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Copenhagen conclusions…where now ?

By Simon Webber Co-manager, Schroder Global Climate Change strategy

So, after two years of negotiations, the UN Copenhagen conference on climate change produced a cobbled-together last-minute compromise agreement. The positives include the drawing in of China and the US to a target of keeping global temperature increases to below 2oC, and an aim of raising $100 billion a year by 2020 to support mitigation and adaptation actions in poorer economies. Basically, the world’s major economies have agreed that temperatures should ideally be kept below a rise of 2oC and other countries have ‘noted’ this.

These positives are offset by the lack of any real detail or certainty over emission reductions, which are left to individual countries to submit their own action plans later. A Chinese negotiator has already described the Accord as being like a ‘voluntary agreement’, which is unlikely to inspire confidence within the private sector when making long-term investment decisions.

What conclusions can be drawn ?
Firstly, the UN process of reaching consensus is clearly under severe pressure now, and has perhaps been fatally undermined by the chaotic negotiating process in Copenhagen this month. After such blatant spoiling tactics and bilateral frictions, distrust amongst world leaders will probably have risen, proving negative for decision making on all kinds of other important global issues. Indeed, when leaders like Angela Merkel - who would normally be heralding a deal - say ‘we have done one step, we had hoped for several more’, you know that there is little substance behind this voluntary international agreement.

That said, it will be important to see how participants interpret the agreement over the next six weeks. By 31 January 2010, the signatories have to submit plans for the emission reductions that they will voluntarily make. These plans will give an indication of intent and commitment, but are likely to be close to the already public positions on the matter. Thus, we are left with a situation little changed from before Copenhagen - that of a patchwork of individual national emission reduction plans and a lack of trust on the issue between nations. Governments will remain wary of the free rider problem, fearing that if they go too far in reducing emissions unilaterally, their domestic businesses will be put at a competitive disadvantage. As we have written previously, this therefore raises the spectre of environmental protectionism going forward.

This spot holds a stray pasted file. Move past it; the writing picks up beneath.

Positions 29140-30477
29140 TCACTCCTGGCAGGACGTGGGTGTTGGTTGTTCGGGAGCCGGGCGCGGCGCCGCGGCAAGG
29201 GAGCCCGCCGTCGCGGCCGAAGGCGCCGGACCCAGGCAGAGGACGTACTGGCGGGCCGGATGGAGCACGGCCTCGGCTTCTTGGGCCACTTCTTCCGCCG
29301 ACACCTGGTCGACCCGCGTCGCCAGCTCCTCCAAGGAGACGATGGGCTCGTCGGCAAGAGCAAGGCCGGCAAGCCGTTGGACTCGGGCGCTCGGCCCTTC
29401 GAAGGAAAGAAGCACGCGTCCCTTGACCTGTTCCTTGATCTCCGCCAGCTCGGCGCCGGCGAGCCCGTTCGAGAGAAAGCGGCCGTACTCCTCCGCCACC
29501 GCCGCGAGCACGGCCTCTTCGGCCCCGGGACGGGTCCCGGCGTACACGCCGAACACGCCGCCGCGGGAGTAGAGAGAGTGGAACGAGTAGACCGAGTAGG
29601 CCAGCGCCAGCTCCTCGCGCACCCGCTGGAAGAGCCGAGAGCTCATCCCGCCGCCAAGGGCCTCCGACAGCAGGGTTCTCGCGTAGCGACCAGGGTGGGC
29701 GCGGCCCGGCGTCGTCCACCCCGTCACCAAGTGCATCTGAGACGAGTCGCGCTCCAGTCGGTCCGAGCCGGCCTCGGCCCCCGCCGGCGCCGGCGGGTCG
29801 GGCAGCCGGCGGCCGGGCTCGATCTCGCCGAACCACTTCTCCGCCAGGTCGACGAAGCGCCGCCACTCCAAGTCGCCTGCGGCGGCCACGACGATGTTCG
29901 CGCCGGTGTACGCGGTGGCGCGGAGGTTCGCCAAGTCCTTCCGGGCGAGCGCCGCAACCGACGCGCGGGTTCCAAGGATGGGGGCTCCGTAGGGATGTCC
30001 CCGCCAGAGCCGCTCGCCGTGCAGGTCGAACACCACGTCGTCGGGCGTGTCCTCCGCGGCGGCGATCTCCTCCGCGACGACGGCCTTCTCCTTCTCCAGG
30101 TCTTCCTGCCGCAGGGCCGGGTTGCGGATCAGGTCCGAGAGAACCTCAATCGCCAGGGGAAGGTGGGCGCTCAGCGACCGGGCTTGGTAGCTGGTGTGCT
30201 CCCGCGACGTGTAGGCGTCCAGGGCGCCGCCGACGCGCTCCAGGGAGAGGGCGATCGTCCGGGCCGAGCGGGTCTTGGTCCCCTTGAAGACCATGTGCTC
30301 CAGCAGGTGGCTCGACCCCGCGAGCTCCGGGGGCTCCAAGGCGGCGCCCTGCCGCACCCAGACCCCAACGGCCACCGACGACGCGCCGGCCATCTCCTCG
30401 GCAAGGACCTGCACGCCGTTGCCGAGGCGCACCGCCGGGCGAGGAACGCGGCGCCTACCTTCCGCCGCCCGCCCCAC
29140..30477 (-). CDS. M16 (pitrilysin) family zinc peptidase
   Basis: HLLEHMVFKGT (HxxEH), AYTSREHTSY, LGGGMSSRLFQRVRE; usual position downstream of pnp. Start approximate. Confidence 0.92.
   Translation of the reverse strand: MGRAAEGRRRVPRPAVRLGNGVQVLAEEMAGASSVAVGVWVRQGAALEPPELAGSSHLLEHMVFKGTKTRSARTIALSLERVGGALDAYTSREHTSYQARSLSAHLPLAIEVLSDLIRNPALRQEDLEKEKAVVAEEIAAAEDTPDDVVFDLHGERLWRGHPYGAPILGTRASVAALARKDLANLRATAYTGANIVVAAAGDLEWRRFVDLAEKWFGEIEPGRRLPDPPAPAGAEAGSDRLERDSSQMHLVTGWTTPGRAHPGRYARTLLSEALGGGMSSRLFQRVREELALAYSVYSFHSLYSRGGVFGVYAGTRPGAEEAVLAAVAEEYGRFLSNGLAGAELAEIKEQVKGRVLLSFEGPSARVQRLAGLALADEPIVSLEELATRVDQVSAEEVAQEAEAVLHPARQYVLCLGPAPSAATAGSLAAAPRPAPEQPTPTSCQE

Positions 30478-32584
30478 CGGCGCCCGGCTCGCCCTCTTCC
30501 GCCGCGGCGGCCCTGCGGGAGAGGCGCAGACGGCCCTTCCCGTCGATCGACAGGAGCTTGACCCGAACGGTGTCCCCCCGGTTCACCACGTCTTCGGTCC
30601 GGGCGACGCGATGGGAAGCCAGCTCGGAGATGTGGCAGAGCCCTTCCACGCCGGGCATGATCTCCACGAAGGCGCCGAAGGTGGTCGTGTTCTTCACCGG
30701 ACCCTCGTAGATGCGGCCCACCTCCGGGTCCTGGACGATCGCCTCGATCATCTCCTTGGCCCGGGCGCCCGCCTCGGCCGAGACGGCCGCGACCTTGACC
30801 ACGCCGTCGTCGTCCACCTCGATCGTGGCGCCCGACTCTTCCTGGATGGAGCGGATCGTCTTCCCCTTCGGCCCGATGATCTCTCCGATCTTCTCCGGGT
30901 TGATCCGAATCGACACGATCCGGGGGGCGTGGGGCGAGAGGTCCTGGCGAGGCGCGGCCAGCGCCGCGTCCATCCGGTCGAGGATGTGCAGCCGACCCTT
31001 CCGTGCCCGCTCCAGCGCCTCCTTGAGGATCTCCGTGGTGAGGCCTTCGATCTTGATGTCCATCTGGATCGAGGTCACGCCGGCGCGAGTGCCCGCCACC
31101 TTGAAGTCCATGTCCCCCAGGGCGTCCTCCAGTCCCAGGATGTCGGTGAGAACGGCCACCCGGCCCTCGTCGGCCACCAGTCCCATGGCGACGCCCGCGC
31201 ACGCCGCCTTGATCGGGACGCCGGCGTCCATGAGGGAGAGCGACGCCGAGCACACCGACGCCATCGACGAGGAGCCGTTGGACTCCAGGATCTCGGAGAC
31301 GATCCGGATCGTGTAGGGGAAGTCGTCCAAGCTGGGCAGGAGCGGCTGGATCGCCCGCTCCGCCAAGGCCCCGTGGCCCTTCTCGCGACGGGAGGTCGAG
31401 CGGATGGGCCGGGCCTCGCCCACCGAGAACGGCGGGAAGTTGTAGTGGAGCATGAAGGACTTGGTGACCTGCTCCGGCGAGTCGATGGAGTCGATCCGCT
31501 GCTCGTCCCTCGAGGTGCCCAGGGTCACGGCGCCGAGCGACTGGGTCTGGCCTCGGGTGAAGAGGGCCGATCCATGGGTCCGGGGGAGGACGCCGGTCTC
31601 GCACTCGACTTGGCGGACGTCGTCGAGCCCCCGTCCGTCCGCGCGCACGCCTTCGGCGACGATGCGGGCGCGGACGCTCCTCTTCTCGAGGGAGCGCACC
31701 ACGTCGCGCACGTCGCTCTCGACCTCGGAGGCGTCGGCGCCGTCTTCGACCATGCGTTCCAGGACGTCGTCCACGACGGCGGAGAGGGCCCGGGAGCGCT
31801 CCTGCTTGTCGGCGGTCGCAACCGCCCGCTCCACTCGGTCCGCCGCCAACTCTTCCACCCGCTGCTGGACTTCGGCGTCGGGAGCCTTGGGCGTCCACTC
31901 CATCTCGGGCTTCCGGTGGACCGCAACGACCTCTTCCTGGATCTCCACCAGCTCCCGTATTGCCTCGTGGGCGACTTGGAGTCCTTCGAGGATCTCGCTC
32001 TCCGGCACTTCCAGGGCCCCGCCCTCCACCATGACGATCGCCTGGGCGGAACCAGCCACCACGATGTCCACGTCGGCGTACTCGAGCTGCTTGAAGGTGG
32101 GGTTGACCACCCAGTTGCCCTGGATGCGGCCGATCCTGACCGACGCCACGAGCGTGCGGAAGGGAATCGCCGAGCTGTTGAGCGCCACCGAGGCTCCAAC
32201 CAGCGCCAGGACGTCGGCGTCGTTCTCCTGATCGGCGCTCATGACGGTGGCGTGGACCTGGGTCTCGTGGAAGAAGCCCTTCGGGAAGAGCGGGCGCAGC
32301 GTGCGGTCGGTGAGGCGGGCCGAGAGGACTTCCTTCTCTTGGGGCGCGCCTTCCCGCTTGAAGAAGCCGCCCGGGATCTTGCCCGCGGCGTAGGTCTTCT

What are the implications for equities ?
Irrespective of the Copenhagen ‘fudge’, the existing national action plans will drive meaningful investment in low carbon technologies for the foreseeable future. China, Europe, India, Korea, Australia, Brazil and the US all have major renewable energy investment plans. The electric car industry, which is clearly the long-term solution to emissions from the transport sector, is also developing rapidly. We expect a continuation of strong investment growth in all of these industries, which, along with energy efficiency, represent the core climate change investment themes. The investment outlook here is unchanged, and we expect 2010 to be a relatively good year for clean energy stocks.

Carbon loses out
The big loser from Copenhagen has been the carbon markets as there was no clear agreement for a continuation of the scheme beyond 2012. Without a clear framework for extending the international carbon markets, companies too focused on carbon credits or carbon prices will face serious challenges. The lack of clarity on carbon pricing will also make regulation all the more important to achieve stated industrial policy, with UK nuclear power a perfect example. Private enterprise simply will not take the risk of investing $5-10 billon to build a new nuclear power station in the UK without greater guarantees over power prices or regulated returns – and with even less certainty on carbon prices now, governments will have to introduce other policy mechanisms to achieve their goals.

The bottom line is that Copenhagen will probably have more impact on international diplomacy than short-run investments in low carbon technologies, where the growth outlook remains strong for the time being. However, an increasing number of participants will probably conclude that successful mitigation of climate change is becoming
much less likely. More thought will, therefore, be given to protecting societies from the consequences of climate change, and regions such as the EU, which are committed to climate change mitigation, will have to begin accepting that more investment needs to be focused on adapting to the inevitable and disruptive climate change ahead. Plans are already in place to drive growth in low carbon technologies for the next three to five years, so this matters little in the short term. For now, we will be avoiding carbon market-oriented stocks where uncertainty is greatest, and stick to more basic and affordable low carbon technologies, such as energy efficient materials and fuel efficient engines, along with wind and nuclear power generation.

Mardi 5 Janvier 2010

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